Skip to Content

Developing the Child Welfare Workforce

Back to Article Listing

Author(s)

GSSW Comm. Team

Craig Hall

gssw.communications@du.edu

GSSW’s Butler Institute to serve as key partner in National Child Welfare Workforce Institute

News
NCWII Work Sites

Child welfare agencies nationwide struggle to recruit and retain their workforce due to challenges such as low pay and high burnout. Annual child welfare workforce turnover rates range from 20%–40%, and it can cost an agency more than $50,000 to hire and train just one child welfare worker. Ultimately, these factors can negatively impact outcomes for children and families.

Agencies will now receive workforce supports from the University of Denver Graduate School of Social Work Butler Institute for Families, which has received a third round of funding as a partner in the National Child Welfare Workforce Institute (NCWWI). Funded by a $24-million grant from the U.S. Children’s Bureau and led by the University of Albany, NCWWI aims to strengthen child welfare agencies and partnerships between agencies and schools of social work in three state, two county and three tribal jurisdictions located in eight states nationwide.

“Our mission is to generate lasting connections and successful collaborations between agencies and universities so we can create a skilled workforce for generations to come,” says Research Associate Professor and NCWWI Director Robin Leake.

Through 2023, NCWWI will work with the eight sites to help them improve the health of their workforce to improve outcomes for children and families. NCWWI will assist sites in conducting comprehensive organizational health assessments, supporting BSW and MSW traineeship programs through partnering schools of social work, supporting leadership academies for child welfare managers and directors, and implementing evidence-based strategies to build the child welfare workforce.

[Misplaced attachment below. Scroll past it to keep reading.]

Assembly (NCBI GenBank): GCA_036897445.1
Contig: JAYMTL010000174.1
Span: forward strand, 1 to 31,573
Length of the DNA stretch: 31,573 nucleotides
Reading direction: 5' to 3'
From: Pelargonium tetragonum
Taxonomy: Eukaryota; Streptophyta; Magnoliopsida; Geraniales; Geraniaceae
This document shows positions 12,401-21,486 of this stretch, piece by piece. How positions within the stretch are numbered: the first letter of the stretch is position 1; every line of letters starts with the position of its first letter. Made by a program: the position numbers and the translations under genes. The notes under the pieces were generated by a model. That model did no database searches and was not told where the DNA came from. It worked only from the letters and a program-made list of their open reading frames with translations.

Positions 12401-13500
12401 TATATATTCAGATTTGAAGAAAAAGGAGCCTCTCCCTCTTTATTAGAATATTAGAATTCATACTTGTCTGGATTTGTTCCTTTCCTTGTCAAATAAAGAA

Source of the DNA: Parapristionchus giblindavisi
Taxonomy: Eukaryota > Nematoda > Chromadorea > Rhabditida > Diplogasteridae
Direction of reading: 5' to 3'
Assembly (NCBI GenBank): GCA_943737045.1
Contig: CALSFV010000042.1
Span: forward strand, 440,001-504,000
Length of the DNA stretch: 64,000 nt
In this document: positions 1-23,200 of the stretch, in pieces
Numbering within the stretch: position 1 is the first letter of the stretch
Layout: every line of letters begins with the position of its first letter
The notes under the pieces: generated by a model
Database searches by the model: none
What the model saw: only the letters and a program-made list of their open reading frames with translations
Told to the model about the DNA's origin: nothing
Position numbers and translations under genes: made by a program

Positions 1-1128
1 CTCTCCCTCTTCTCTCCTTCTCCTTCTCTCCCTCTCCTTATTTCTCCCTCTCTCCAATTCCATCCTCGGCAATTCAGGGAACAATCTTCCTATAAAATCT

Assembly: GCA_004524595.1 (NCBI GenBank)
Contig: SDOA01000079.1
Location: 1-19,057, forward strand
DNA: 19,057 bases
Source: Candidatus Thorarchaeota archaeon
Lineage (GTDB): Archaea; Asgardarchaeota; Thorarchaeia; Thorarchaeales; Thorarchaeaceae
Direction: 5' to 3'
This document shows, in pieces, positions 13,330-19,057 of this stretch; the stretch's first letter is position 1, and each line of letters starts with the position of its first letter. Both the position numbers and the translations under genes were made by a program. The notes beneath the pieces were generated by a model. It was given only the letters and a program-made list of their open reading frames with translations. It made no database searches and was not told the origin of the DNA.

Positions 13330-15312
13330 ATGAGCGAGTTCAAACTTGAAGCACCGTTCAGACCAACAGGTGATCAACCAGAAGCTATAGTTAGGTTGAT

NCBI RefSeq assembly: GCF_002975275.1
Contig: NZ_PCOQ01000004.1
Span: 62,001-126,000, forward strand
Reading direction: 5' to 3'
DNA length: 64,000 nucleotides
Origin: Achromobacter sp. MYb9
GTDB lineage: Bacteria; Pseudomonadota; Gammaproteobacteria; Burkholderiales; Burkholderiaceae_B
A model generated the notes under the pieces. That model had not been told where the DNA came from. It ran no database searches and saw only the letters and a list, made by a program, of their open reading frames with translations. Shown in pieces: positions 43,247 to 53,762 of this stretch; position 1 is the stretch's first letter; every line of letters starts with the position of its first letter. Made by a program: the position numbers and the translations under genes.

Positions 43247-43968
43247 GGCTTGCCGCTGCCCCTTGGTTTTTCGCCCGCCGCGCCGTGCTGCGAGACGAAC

Previously, Butler was responsible for NCWWI program evaluation, communication and dissemination, including generating and gathering resources about the child welfare workforce, fostering discourse and sharing resources. Butler’s new, expanded role includes project management and testing an implementation model for transformational systems change within agencies.

“Using an implementation science framework, we will conduct a comprehensive assessment of organizational health for each agency, look at strengths and gaps, and then spend four years supporting implementation of these strategies,” Leake says. NCWWI employs around 40 staff members and consultants nationwide, including Butler team members Carole Wilcox, Charmaine Brittain, Anna De Guzman, Shauna Reinks, Nancy Lucero, Sallie Strueby, Amy Grenier, Salvador Armendariz, Katie Golieb, Kyana Bell, Tabitha Carver-Roberts, Sarah Roman, and PhD student Jennifer Sedivy. Assistant Professor Amy He is the project’s principal investigator for evaluation.

“We are evaluating highly complex systems and systems change in a way that is culturally responsive, community driven and outcome focused,” says Professor He. And, because the child welfare workforce often does not do a good job recruiting and retaining staff of color that match the populations they serve, racial equity will be a focus of the work with both university partners and community agencies, Professor He notes.

NCWWI’s programs will impact more than 5,000 staff across eight public and tribal child welfare sites that serve hundreds of families with child welfare involvement. NCWWI also houses a national resource library with thousands of products, tools, research, webinars, podcasts and training materials for child welfare workforce development. Approximately 2,600 people access the resource library each month, and more than 34,000 subscribe to NCWWI’s newsletters.

“Our ultimate goal is to build each organization’s independent capacity to continue systems change and capacity for recruitment and retention,” Professor He says. “We want them to have a demonstrated process that other child welfare jurisdictions can follow and a thriving, healthy child welfare workforce that works to improve family outcomes.”

The Butler Institute can help strengthen your organization and community.

Learn more